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Full Access Multisensory integration deficits in developmental dyslexia

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Multisensory integration deficits in developmental dyslexia

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There is growing experimental support for the presence of specific deficits in the magnocellular visual pathway in dyslexia. The magnocellular system is thought to be involved in multisensory integration. As a result of impaired magnocellular function, specific deficits in multisensory integration may be observed in dyslexia. Multisensory integration differences were compared between dyslexics and matched controls, using simple reaction times. Four visual stimuli, preferentially activating the magnocellular or parvocellular visual systems, and white noise bursts were presented either alone or together and participants were instructed to respond as quickly as possible. Reaction times (RTs) to multisensory stimuli were predicted from the unisensory stimuli using Miller’s Race model (which assumes independence of the two channels). RTs to multisensory stimuli that exceeded the model (faster than predicted) provided evidence of multisensory integration. Dyslexics integrated less than matched controls. Differences between groups were more pronounced for magnocellular-preferred stimuli, and literacy scores were significantly correlated with the range of RTs demonstrating integration. These results provide further support for the magnocellular theory of dyslexia, and suggest a simple non-literacy based diagnostic or experimental tools.

Affiliations: 1: 1Department of Experimental Psychology, University of Oxford, GB; 2: 2Department of Physiology, Anatomy, and Genetics, University of Oxford, GB; 3: 3Dept. de Tecnologies de la Informació i les Comunicacions, Universitat Pompeu Fabra, ES; 4: 4Oriel College, University of Oxford, GB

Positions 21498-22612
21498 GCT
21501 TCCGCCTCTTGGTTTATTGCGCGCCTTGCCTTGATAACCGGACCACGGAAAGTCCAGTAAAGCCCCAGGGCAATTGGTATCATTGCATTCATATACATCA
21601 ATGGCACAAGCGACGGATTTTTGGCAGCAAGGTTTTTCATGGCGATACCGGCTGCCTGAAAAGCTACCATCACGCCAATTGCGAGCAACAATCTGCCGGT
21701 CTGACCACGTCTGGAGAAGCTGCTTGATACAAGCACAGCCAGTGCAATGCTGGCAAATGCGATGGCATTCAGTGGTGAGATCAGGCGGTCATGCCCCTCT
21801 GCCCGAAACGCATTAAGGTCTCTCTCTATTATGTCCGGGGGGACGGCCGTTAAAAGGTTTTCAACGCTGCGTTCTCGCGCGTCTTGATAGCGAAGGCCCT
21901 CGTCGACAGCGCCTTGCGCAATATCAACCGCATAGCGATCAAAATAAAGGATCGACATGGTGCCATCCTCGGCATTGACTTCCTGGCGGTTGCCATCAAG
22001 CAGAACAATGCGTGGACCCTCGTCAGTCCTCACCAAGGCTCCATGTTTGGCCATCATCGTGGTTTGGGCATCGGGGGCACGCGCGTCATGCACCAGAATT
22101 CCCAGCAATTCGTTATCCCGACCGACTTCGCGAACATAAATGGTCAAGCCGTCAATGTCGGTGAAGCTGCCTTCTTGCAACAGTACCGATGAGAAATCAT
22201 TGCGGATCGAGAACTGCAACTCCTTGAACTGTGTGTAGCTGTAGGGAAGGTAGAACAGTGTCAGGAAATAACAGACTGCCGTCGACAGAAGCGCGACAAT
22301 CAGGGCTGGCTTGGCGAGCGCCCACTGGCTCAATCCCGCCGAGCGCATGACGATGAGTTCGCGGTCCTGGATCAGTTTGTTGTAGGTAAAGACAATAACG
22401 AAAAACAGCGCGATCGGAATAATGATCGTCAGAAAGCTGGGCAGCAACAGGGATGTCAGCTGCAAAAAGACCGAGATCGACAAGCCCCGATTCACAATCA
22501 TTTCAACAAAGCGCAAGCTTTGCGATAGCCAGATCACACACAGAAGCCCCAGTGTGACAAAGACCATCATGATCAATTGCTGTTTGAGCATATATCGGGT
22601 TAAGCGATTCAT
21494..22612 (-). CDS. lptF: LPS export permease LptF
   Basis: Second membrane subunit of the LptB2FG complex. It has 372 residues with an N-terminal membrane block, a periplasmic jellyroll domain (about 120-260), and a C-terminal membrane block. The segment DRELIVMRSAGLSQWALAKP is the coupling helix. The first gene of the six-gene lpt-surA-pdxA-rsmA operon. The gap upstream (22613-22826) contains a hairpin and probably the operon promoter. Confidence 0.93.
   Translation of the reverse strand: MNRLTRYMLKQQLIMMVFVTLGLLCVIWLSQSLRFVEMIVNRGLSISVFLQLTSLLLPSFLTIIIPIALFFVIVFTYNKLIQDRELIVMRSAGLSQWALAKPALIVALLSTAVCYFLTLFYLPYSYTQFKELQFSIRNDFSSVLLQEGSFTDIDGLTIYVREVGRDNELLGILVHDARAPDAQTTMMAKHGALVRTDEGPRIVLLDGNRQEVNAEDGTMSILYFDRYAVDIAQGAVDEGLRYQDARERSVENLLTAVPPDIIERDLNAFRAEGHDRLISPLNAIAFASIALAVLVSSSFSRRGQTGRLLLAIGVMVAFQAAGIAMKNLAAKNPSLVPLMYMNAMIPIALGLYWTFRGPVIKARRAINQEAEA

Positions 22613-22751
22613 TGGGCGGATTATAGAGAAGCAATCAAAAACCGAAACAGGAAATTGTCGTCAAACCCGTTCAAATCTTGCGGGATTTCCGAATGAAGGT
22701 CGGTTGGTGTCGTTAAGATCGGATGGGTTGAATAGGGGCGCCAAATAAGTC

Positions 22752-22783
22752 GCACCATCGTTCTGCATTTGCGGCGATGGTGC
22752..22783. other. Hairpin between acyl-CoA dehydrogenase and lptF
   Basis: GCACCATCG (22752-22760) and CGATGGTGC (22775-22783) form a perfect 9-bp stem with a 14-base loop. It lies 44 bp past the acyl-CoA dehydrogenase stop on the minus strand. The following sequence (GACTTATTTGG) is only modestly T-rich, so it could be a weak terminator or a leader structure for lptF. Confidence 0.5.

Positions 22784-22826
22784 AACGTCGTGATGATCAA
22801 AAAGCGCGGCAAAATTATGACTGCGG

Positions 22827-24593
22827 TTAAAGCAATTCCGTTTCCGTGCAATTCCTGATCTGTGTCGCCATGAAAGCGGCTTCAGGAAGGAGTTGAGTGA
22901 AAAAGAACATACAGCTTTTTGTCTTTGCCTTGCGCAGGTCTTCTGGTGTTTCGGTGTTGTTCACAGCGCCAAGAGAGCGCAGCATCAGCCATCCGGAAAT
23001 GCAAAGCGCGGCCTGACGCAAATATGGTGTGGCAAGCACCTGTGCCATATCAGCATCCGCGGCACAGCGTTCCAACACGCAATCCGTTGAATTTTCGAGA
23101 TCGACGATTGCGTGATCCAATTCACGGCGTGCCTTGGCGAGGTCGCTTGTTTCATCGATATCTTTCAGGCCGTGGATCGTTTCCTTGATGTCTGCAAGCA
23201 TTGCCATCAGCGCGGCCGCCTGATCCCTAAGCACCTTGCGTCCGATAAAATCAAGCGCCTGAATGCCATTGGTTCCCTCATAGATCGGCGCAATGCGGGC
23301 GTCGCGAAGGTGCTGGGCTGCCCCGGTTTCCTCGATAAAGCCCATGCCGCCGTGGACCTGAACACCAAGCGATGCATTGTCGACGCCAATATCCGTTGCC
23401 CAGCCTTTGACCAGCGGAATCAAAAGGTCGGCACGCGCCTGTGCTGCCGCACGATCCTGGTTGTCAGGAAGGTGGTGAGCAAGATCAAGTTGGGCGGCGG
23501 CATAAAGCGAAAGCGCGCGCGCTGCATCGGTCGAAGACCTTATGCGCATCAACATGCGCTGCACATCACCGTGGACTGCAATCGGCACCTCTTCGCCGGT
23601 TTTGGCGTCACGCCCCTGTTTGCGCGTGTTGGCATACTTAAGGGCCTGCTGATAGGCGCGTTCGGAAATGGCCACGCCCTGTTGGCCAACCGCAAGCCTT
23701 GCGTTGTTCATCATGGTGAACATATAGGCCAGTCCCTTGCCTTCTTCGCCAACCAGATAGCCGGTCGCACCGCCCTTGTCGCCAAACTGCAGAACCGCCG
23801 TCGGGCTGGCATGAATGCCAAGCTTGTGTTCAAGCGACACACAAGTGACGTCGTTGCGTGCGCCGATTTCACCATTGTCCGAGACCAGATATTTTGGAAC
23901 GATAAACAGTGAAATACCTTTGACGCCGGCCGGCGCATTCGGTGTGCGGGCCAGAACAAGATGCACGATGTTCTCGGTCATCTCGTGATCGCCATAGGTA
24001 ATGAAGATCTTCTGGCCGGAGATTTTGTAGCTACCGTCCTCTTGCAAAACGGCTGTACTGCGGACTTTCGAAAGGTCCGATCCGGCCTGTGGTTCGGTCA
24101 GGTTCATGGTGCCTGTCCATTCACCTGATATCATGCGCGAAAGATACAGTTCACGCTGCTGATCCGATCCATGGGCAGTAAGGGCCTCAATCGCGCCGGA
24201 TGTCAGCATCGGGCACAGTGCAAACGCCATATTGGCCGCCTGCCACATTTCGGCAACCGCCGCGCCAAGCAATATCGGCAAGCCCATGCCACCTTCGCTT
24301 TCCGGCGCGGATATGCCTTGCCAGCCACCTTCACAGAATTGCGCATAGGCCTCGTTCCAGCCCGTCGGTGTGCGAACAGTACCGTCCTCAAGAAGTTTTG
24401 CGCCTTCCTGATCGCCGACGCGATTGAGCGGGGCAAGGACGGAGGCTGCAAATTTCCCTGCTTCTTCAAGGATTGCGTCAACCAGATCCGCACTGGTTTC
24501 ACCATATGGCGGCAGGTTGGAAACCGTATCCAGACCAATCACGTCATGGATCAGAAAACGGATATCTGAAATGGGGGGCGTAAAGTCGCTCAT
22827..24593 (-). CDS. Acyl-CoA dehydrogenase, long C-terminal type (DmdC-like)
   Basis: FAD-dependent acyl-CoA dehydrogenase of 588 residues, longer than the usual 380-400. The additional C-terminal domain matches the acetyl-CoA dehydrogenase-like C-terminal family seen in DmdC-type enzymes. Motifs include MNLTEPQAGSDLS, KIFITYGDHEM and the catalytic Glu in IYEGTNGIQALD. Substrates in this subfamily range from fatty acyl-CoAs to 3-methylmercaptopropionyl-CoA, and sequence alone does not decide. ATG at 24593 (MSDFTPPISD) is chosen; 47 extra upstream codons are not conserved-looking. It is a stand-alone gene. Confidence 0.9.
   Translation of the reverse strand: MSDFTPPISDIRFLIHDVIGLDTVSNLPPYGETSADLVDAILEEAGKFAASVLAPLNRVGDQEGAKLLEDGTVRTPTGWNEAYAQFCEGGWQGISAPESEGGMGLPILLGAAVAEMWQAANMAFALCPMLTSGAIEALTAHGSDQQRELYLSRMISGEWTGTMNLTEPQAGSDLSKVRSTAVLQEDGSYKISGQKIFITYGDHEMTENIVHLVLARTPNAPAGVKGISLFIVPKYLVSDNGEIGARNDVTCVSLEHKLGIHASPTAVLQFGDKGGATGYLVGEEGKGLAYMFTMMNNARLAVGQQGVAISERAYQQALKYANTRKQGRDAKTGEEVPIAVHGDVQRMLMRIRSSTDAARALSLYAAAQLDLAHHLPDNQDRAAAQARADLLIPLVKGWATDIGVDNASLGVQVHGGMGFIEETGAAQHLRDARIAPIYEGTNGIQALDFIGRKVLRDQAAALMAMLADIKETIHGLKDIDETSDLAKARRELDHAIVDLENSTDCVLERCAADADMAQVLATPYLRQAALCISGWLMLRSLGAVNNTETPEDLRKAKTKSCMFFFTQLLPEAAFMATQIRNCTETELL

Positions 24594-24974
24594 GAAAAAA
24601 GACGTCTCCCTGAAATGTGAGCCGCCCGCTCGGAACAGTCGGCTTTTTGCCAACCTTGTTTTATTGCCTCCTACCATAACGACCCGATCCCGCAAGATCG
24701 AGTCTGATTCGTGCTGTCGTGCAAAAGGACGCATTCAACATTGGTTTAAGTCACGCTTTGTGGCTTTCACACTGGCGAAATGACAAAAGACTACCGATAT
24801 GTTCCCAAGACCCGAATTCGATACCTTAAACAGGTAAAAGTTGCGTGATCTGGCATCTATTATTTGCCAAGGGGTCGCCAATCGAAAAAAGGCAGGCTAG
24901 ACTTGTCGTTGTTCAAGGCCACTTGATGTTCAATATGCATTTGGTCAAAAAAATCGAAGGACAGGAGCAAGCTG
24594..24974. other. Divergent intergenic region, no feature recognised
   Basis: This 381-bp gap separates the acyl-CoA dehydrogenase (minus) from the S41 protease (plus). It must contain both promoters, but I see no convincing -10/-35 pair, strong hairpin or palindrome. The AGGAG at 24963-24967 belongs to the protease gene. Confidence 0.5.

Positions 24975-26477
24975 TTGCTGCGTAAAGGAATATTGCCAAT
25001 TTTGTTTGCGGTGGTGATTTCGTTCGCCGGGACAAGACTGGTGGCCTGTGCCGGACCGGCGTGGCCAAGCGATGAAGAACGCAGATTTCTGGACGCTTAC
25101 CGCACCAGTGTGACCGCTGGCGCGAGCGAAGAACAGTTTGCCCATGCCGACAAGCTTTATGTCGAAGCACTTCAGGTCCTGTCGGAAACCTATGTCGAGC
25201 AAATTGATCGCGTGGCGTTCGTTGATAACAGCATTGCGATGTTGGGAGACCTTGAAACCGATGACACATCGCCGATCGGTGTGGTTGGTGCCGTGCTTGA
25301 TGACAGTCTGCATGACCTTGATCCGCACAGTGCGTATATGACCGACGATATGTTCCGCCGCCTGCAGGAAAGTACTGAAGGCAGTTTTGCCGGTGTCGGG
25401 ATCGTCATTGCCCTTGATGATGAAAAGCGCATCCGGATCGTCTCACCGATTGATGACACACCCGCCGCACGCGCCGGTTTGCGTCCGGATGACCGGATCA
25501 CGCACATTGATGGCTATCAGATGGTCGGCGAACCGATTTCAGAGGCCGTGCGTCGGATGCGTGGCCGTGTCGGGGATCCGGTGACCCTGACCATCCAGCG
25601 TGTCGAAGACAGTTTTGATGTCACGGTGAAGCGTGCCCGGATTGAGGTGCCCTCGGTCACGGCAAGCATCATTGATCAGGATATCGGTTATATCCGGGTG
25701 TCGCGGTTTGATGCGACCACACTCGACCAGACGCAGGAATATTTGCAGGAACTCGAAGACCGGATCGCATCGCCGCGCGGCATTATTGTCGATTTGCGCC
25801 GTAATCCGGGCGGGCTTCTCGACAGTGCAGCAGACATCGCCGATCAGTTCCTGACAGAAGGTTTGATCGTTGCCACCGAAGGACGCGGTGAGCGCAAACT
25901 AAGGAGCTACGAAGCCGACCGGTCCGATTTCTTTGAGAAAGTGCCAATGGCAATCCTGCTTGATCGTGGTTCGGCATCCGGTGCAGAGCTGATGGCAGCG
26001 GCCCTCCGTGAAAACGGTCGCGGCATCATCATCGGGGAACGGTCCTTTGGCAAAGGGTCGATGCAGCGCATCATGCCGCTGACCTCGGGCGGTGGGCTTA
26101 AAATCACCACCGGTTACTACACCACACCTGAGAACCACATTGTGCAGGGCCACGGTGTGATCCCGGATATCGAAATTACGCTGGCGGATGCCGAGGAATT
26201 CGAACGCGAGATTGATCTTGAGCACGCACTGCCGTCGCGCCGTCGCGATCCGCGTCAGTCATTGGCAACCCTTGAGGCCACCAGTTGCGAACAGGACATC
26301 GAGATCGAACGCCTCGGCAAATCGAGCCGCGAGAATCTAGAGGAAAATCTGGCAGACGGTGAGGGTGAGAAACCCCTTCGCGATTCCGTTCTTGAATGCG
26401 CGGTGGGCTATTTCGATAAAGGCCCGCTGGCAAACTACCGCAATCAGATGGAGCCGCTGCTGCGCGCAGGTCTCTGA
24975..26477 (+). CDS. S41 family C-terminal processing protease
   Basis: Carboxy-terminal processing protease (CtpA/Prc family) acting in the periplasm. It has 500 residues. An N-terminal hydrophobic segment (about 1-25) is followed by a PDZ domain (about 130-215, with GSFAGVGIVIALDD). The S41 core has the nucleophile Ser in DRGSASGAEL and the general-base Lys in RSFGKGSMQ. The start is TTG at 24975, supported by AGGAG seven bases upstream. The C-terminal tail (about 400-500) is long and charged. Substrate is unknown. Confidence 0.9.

There is growing experimental support for the presence of specific deficits in the magnocellular visual pathway in dyslexia. The magnocellular system is thought to be involved in multisensory integration. As a result of impaired magnocellular function, specific deficits in multisensory integration may be observed in dyslexia. Multisensory integration differences were compared between dyslexics and matched controls, using simple reaction times. Four visual stimuli, preferentially activating the magnocellular or parvocellular visual systems, and white noise bursts were presented either alone or together and participants were instructed to respond as quickly as possible. Reaction times (RTs) to multisensory stimuli were predicted from the unisensory stimuli using Miller’s Race model (which assumes independence of the two channels). RTs to multisensory stimuli that exceeded the model (faster than predicted) provided evidence of multisensory integration. Dyslexics integrated less than matched controls. Differences between groups were more pronounced for magnocellular-preferred stimuli, and literacy scores were significantly correlated with the range of RTs demonstrating integration. These results provide further support for the magnocellular theory of dyslexia, and suggest a simple non-literacy based diagnostic or experimental tools.

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/content/journals/10.1163/22134808-000s0012
2013-05-16
2016-12-03

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